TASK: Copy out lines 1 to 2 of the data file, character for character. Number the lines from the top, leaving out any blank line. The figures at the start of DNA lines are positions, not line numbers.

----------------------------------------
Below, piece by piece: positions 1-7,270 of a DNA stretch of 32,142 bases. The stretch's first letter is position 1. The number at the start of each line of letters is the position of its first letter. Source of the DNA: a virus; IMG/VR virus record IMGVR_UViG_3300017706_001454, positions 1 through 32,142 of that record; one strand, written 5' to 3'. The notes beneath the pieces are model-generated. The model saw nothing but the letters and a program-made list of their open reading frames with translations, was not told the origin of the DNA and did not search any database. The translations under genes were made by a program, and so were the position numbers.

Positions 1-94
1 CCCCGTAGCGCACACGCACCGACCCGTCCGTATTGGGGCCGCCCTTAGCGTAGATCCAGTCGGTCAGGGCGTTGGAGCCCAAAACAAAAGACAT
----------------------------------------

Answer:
Below, piece by piece: positions 1-7,270 of a DNA stretch of 32,142 bases. The stretch's first letter is position 1. The number at the start of each line of letters is the position of its first letter. Source of the DNA: a virus; IMG/VR virus record IMGVR_UViG_3300017706_001454, positions 1 through 32,142 of that record; one strand, written 5' to 3'. The notes beneath the pieces are model-generated. The model saw nothing but the letters and a program-made list of their open reading frames with translations, was not told the origin of the DNA and did not search any database. The translations under genes were made by a program, and so were the position numbers.

Positions 1-94